How to Reduce your Carbon Footprint while Travelling.

The Smallprint: This post is sponsored by Better Places Travel. As always, the stories, experiences and opinions expressed here are purely my own. This post uses affiliate links. For more information on what type of organisations I work with and on affiliates, please read my Editorial Policy.

Reducing our Travel Carbon Footprint.

Leaving no trace as travellers is not a new concept, but the effectiveness of the idea seems to have somehow got lost in limbo.

Carbon neutral travel might sound nice, but in reality is currently a dim and distant dream.

When it comes to making travel more environmentally sustainable, and low carbon travel, this much is true: Carbon Emissions continue to rise, the amount of plastic produced, consumed, and finding its way into our parks, oceans and rivers has increased, and sustainable development in tourism is all too often an after-thought. Despite its appeal, making travel green in reality is far from easy.

With a view to changing the current status quo, here is a look at where our carbon footprint comes from while travelling, and the steps we can take to reduce our carbon footprints while travelling – both at home and abroad.

What has the biggest impact on your travel carbon emissions?

responsible travel in Ladakh discovering the sham trek Ladakh - reducing carbon footprint while travelling
One of the reasons we travel: to get fresh air!

Comparing Transport Carbon Emissions.

When it comes to carbon emissions from transport, flying is easily the worst culprit. In fact flying is responsible for 40% of carbon emissions generated by the global tourism sector (Source: UNWTO). However flying is often the fastest and “easiest” means to get to many of our favourite holiday (or business) spots. So, what to do?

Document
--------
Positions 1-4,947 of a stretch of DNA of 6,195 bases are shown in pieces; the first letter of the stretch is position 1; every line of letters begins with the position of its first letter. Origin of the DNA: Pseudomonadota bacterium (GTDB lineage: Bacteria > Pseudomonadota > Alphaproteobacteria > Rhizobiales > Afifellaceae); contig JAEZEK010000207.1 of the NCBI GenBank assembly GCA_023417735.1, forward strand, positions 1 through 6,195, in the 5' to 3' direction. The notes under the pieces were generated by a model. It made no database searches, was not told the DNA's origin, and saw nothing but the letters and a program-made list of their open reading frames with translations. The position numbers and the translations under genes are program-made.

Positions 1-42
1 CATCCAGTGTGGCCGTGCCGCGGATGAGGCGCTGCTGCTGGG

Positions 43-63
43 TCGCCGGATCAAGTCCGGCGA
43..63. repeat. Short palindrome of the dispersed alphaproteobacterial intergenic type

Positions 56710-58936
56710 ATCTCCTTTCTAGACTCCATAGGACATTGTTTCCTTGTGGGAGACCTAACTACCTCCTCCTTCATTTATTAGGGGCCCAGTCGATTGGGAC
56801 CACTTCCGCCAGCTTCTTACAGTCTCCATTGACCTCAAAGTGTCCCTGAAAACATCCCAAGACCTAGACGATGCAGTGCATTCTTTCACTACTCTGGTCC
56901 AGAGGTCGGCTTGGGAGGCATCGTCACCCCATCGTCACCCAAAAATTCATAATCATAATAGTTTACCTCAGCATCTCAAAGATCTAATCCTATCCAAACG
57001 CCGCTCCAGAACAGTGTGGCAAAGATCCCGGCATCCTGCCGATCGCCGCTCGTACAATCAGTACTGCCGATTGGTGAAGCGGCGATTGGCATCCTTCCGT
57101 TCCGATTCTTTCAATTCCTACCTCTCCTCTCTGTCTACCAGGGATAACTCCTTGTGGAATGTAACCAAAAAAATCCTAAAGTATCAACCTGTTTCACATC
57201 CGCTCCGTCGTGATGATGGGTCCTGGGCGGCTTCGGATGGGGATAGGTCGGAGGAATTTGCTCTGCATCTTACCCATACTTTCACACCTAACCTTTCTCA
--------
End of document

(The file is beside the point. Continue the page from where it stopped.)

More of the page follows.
Firstly, there are many ways to travel that do not involve flying. In fact, not only is taking the train more carbon efficient and environmentally friendly, but in many cases taking the train between cities in Europe (and other parts of the world) but is quicker too (as well as more interesting and relaxing). GoEuro put together a study showing the average time saved when travelling by train between popular European cities:

low carbon travel how train travel can help.
Data courtesy Go Euro.

To get the best deal on train tickets, it pays to book well in advance.

Beyond taking the train, ferries, buses, cars (sharing where possible) and even hitchhiking for the adventurous amongst us (!) are more environmentally friendly modes of transport, so we can use these where possible.

Train travel and reducing carbon footprint while travelling
Train travel is nearly always more scenic than flying! The River Kwai, Thailand.

Carbon Offsetting for Flights

All the above said, sometimes we have to fly. Taking a cargo ship across the Atlantic to New York is not practical or for everyone.

The truth is that not all airlines are made equal. Where possible, choose airlines that use newer planes (more fuel efficient), offer carbon offsetting, have a sustainability programme, and that are investing in more sustainable ways of flying.

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Interested in Sustainable travel? Want to travel but looking for inspiration on how to travel in an eco friendly way or how to keep your carbon footprint low while travelling? Check out our ideas on how to reduce your carbon footprint on the road! Save this pin to one of your boards too!

To Offset or not to Offset Airline Carbon Emissions?

Carbon offsetting is the practice of giving a donation to sustainable projects (eg reforestation initiatives) with the idea that it offsets the emissions you are creating by flying. The debate about offsetting carbon emissions is divisive, but essentially we have a choice. Do we want to support environmental initiatives from our own pocket, or not?

That’s why I choose to offset my carbon emissions when flying whenever I can (ie. given the option). It’s not a substitute for being mindful of how often I fly, but rather an additional thing I can do. First we can be mindful of how we travel, then we can focus on supporting causes that are doing their bit for the earth through carbon offset programs.

reduce carbon footprint while travelling through low carbon travel
The world’s most “sustainable” plane, the Boeing Dreamliner was launched last year.